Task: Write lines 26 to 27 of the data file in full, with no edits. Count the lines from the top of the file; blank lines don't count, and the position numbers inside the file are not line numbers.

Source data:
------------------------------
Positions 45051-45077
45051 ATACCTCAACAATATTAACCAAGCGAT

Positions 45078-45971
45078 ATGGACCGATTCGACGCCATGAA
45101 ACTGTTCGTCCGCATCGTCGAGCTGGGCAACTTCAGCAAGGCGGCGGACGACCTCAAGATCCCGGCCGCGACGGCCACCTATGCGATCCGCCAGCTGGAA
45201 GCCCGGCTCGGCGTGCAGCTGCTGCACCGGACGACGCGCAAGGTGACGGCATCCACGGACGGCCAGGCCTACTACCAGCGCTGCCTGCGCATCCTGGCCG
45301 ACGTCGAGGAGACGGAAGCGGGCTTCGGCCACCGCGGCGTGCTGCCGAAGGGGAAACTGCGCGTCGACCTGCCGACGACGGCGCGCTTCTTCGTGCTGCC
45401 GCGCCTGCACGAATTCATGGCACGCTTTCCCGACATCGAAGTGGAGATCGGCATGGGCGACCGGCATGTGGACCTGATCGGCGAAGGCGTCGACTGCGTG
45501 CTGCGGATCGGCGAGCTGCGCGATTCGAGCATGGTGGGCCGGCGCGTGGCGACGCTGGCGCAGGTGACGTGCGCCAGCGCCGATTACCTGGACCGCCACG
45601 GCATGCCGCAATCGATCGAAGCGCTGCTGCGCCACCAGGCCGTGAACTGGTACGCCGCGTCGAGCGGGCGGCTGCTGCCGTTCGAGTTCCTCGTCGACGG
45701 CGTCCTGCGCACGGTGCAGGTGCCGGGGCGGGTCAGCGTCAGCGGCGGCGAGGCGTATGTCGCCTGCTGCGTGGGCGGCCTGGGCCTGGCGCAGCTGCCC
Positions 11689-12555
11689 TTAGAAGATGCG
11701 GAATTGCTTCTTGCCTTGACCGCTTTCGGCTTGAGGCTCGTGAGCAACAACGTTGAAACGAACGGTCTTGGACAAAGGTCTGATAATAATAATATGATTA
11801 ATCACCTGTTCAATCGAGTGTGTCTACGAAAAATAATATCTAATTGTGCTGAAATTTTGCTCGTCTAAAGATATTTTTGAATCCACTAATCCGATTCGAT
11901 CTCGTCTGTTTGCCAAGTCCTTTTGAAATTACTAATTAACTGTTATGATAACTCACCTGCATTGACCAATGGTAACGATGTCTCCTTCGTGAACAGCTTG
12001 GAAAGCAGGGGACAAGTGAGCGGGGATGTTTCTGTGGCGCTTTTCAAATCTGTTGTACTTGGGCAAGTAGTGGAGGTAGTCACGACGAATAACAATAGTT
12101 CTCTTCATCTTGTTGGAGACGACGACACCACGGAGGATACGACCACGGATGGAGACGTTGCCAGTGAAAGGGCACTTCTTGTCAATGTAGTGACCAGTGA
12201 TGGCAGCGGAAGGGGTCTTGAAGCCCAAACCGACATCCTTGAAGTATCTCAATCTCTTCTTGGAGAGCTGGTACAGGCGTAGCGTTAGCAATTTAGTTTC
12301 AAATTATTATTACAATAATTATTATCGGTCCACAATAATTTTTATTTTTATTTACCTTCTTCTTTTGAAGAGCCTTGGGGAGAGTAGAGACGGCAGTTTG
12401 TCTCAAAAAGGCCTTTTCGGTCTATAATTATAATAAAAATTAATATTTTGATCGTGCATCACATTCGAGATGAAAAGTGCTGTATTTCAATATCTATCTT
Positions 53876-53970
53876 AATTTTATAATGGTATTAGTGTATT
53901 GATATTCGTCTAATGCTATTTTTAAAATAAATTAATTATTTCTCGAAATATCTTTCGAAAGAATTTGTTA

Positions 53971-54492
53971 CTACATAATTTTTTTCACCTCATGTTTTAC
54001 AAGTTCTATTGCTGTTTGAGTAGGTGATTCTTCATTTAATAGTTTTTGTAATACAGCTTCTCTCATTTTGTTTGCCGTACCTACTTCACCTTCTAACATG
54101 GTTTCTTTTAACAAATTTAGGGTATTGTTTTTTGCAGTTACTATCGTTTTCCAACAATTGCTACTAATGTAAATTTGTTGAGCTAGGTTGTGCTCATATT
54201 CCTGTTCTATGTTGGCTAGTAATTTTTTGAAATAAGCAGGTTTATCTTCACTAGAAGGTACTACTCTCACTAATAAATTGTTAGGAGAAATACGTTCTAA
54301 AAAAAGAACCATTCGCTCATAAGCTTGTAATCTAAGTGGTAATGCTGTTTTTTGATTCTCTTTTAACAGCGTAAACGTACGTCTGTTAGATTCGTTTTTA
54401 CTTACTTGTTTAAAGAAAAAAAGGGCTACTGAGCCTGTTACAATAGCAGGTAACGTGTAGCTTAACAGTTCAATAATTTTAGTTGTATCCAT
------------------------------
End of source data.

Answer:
53971 CTACATAATTTTTTTCACCTCATGTTTTAC
54001 AAGTTCTATTGCTGTTTGAGTAGGTGATTCTTCATTTAATAGTTTTTGTAATACAGCTTCTCTCATTTTGTTTGCCGTACCTACTTCACCTTCTAACATG